Battelle Darby Bison and Nature Center

It has been on our list forever, and we finally made it out to visit Battelle Darby Creek Metro Park and it's showstoppers: the bison. I was covering the story for Ohio.org (do you read it? You should if you want to know about and plan cool things to see allllll over Ohio).


Anyway, we were excited to go on a guided tour with a naturalist to see the bison. This Bison Walk is offered once a month and does not require registration.

The drive was interesting. I will say I had a general idea where the park was, and as soon as my map app started leading me astray, I should have shut her down. Others in my tour group agreed that their GPS did not take them to the right place as well, so the simple directions are: West Broad Street to Darby Creek Road (turn left). Drive until you see the Nature Center entrance. 



The nature center is modern and gorgeous, with a photographer's dream lighting inside. We listened to Tim Taylor, Battle Darby's Naturalist, give a 30 minute talk about bison. A few fun facts I didn't know:

  • The leader of the herd is always the oldest female (theirs has the awesome name "Big Mama").
  • They can weigh up to one ton!
  • They eat only grass, and they typically die of starvation when their teeth wear out from use. 
  • Bison are NOT buffalo. It has been a longstanding case of mistaken identify, started by the French, who likened them to water buffalo. 
You will get a chance to feel some fur samples, see pelts, skulls, and learn much more about their background. Before you head out on the hike, stop in the Family Restroom (that has paper towels instead of hand dryers--a child's dream!) and a changing table. 

The gravel path to the pasture did not seem to be a problem for families with wagons and strollers, and it was a very easy (but HOT) walk. That said, the bison move all over the place and have 50+ acres of pasture to scour. So, they may not always be in plain sight. That's the tricky thing--you are not guaranteed viewing. But the staff has cameras that can help them locate the herd and they know their habits, so you are better off consulting with them or joining a tour than trying to be a trail guide and find them yourself.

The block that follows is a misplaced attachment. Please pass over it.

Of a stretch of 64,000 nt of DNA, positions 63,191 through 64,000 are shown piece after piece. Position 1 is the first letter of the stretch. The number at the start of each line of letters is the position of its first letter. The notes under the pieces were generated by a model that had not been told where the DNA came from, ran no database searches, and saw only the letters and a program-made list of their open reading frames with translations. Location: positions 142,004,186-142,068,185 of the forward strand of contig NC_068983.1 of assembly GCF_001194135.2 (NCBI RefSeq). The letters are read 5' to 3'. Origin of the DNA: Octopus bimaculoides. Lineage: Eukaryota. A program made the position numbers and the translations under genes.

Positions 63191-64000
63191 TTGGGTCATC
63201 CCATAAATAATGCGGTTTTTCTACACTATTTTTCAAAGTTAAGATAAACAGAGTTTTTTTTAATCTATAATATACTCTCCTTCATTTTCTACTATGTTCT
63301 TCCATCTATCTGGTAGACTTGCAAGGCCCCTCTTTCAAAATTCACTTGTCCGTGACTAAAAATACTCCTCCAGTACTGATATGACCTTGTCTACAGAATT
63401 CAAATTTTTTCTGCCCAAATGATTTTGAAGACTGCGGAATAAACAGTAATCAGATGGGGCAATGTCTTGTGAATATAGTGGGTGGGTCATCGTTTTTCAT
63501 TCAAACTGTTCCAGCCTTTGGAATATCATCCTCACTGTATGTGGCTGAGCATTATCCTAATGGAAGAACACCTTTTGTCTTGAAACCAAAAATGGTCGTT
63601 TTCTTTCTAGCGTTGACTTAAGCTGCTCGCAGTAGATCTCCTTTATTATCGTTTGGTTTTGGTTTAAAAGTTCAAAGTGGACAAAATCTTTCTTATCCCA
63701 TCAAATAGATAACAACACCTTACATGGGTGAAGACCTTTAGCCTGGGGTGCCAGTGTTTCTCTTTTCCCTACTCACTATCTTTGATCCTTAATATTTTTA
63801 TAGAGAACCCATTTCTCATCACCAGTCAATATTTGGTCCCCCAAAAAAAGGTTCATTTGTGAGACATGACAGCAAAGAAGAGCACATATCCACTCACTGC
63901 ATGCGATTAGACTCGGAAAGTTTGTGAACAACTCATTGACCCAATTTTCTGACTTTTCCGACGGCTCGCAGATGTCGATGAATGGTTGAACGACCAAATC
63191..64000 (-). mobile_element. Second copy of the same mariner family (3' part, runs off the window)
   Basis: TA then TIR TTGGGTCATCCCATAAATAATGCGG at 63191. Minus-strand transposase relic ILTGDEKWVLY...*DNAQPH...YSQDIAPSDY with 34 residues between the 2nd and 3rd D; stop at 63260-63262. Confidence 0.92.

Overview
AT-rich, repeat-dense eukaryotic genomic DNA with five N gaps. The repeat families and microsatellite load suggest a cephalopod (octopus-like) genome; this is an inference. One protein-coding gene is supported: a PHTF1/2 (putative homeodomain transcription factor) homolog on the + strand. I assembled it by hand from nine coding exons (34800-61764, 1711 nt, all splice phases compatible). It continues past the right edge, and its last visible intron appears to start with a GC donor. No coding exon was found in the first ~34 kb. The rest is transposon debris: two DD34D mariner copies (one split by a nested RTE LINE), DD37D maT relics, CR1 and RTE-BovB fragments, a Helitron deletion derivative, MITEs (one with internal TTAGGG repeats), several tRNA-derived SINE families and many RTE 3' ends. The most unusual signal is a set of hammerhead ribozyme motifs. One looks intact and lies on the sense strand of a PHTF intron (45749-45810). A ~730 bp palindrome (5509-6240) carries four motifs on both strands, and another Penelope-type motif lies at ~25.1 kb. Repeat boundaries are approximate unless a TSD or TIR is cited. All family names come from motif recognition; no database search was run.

Once you find them, yay!  Take a few photos, get brave and walk through the weeds and grass to the fence, and marvel at North America's largest land mammal. 




After your tour (or before, if you aren't perpetually arriving 20 seconds before anything starts), take some time in the air conditioned nature center. The clear tanks hold many surprises for those patient enough to find them.  There is a room with a few kid-friendly items (too many children who weren't mine to photograph it) and one room full of pelts, skulls, etc. 





That's an observation window in that little cave, looking up. You have to go in!

Can you see the frog's head to the far left? She wanted him "to feel the ocean waves". Hmm.

The volunteers in yellow shirts can answer any questions and are always friendly. And if you are Junior Explorers, you can fill out a card to earn a patch after completing a few park programs. 

If you want to picnic, you can load back in the car and drive one mile south, to the Cedar Shelters. There, you can find picnic areas and playgrounds. Enjoy!



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